African exodus to Arabia may have been 65,000 years earlier
Modern humans may have left Africa for Arabia up to 65,000 years earlier than previously thought and their exodus was enabled by environmental factors rather than technology, scientists said Thursday.
Their findings suggest the migrants followed a direct route to the Arabian Peninsula from Africa, and did not travel via the Nile Valley or the Near East as suggested in previous studies. An international team of researchers studied an ancient tool kit containing hand axes, perforators and scrapers that was unearthed at the Jebel Faya archeological site in the United Arab Emirates.
“Our findings should stimulate a re-evaluation of the means by which we modern humans became a global species,” said Simon Armitage, of the University of London, who worked on the study.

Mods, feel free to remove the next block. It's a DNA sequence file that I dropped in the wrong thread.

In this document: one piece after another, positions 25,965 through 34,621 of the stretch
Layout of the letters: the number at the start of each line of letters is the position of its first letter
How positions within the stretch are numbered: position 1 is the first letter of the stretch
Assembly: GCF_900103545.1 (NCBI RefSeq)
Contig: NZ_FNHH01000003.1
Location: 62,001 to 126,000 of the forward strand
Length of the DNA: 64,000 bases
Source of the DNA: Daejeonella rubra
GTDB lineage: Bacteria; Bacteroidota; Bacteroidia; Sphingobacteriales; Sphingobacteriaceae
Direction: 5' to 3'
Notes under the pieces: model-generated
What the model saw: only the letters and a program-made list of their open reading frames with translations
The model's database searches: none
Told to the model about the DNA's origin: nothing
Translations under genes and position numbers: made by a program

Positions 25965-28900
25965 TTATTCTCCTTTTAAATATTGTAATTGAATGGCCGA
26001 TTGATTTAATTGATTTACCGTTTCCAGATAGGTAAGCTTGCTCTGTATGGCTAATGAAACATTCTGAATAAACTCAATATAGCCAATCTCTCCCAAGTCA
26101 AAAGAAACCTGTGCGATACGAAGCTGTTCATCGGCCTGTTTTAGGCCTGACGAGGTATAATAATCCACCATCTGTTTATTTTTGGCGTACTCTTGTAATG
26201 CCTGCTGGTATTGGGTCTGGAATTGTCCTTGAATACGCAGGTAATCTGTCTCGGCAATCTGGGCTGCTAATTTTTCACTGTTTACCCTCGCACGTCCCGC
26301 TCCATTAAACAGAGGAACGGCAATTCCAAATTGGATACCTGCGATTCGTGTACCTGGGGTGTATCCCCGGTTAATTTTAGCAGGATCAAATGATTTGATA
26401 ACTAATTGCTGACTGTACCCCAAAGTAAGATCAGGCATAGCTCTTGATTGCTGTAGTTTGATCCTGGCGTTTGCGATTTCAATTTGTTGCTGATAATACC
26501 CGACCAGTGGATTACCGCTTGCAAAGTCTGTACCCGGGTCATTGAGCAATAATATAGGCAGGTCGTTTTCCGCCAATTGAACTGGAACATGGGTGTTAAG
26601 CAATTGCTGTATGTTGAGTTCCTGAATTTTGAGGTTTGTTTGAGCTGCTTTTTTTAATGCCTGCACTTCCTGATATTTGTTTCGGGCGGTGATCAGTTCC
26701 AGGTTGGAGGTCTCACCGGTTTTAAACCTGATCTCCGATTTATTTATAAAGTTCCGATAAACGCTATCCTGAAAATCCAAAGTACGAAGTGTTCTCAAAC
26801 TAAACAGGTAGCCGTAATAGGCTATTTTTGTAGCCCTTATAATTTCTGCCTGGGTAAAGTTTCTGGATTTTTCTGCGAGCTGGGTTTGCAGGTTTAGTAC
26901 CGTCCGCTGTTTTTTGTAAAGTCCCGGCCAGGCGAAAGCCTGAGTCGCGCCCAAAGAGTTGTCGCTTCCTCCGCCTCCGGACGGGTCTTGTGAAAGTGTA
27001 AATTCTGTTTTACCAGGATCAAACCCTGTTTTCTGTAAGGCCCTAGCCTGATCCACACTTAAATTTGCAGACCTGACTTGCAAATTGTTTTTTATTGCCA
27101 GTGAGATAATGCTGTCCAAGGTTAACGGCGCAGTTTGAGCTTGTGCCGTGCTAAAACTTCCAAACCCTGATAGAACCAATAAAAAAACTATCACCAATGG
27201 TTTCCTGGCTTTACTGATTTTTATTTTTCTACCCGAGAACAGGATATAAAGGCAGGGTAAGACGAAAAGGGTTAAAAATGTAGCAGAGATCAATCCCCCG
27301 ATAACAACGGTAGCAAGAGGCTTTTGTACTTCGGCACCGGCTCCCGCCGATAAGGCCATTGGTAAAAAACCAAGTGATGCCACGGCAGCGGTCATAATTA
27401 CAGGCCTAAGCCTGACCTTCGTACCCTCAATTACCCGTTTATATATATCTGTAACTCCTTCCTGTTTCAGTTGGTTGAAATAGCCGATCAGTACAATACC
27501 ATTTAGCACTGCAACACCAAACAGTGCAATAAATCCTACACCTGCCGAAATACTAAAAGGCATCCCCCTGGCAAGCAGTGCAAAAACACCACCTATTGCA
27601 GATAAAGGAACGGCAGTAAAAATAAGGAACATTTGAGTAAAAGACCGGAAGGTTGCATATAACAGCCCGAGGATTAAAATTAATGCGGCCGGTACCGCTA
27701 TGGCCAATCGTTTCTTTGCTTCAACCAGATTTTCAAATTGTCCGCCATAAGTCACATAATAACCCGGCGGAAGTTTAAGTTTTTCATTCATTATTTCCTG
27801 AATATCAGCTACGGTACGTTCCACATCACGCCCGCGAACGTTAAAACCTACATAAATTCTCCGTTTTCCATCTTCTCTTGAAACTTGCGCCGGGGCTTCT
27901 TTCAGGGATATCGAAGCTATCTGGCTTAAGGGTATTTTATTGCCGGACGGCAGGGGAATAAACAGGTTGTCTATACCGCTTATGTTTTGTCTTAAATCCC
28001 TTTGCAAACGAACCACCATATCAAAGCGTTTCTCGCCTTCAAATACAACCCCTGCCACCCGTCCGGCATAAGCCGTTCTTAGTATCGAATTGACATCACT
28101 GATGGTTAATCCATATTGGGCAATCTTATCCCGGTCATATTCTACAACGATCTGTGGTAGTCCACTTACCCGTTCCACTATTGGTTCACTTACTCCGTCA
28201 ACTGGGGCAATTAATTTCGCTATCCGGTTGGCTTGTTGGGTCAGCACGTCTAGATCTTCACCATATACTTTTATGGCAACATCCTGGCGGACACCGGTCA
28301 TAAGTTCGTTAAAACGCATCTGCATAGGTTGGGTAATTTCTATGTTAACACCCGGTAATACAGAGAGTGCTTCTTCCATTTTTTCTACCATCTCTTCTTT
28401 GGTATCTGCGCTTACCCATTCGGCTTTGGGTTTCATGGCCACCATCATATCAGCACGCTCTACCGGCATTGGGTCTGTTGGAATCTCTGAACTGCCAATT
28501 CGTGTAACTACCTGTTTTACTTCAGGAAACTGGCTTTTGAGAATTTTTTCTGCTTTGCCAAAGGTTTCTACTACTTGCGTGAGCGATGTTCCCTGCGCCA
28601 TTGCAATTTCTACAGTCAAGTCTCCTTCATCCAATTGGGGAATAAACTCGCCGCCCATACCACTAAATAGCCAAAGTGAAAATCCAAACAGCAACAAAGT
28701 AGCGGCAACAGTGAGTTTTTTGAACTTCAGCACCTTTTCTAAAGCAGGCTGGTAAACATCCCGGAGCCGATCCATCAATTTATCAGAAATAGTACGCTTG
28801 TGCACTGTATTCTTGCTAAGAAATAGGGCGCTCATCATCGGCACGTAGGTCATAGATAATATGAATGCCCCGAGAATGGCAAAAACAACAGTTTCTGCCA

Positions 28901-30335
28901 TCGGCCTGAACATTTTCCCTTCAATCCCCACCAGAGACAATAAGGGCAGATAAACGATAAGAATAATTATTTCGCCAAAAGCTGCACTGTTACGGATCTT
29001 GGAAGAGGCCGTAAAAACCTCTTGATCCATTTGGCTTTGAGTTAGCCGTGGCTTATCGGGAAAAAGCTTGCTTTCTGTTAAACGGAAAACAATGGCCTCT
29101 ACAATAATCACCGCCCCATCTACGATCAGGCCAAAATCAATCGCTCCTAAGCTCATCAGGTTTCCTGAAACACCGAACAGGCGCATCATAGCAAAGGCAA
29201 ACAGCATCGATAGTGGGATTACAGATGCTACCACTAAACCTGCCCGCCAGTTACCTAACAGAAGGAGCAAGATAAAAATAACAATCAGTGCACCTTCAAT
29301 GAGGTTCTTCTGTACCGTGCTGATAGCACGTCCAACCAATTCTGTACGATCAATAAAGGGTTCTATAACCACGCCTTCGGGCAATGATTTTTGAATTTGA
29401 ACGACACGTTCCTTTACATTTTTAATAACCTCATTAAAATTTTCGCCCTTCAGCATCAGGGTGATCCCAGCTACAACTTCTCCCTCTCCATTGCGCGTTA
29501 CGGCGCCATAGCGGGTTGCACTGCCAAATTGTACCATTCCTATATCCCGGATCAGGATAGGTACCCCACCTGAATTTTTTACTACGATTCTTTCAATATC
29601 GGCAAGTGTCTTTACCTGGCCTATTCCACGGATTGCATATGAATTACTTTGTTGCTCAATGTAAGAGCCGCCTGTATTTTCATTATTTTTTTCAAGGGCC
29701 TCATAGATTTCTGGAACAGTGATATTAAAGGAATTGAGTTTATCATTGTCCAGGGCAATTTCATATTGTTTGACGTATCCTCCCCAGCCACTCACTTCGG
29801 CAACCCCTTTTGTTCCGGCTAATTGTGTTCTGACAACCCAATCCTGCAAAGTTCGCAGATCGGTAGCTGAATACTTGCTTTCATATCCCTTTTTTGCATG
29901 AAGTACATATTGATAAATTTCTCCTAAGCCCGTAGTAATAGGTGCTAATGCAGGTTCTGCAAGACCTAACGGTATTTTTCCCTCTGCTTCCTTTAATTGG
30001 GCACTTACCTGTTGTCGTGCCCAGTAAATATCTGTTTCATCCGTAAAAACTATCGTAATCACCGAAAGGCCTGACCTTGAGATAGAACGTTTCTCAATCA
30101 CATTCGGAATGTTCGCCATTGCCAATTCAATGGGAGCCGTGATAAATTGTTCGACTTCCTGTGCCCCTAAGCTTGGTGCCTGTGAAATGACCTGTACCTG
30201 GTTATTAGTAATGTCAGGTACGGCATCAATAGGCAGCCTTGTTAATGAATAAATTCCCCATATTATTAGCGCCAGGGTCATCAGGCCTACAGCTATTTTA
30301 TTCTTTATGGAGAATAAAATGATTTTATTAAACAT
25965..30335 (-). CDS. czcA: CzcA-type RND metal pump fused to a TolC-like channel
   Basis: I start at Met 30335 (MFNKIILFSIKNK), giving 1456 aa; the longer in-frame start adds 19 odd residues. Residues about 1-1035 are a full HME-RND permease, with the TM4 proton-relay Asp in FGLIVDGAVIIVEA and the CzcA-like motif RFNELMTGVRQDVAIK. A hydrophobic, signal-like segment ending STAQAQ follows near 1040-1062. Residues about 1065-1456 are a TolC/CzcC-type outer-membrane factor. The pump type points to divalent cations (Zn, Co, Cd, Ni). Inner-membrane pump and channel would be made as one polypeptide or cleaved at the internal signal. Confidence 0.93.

Using luminescence dating — a technique used to determine when mineral grains were last exposed to sunlight — they found the stone tools were between 100,000 and 125,000 years old.
Hans-Peter Uerpmann of Eberhard Karls University in Tuebingen, who led the research, said the craftsmanship ruled out the possibility the tools were made in the Middle East.
He said the tools resembled those made by early humans in East Africa instead, suggesting “no particular cultural achievements were necessary for people to leave Africa.”
The research, published in the journal Science, suggests environmental factors such as sea levels were more important than technological innovations in making the migration possible.
The researchers analyzed sea-level and climate-change records in the landscape from the last interglacial period — around 130,000 years ago — to determine when humans would have been able to cross Arabia.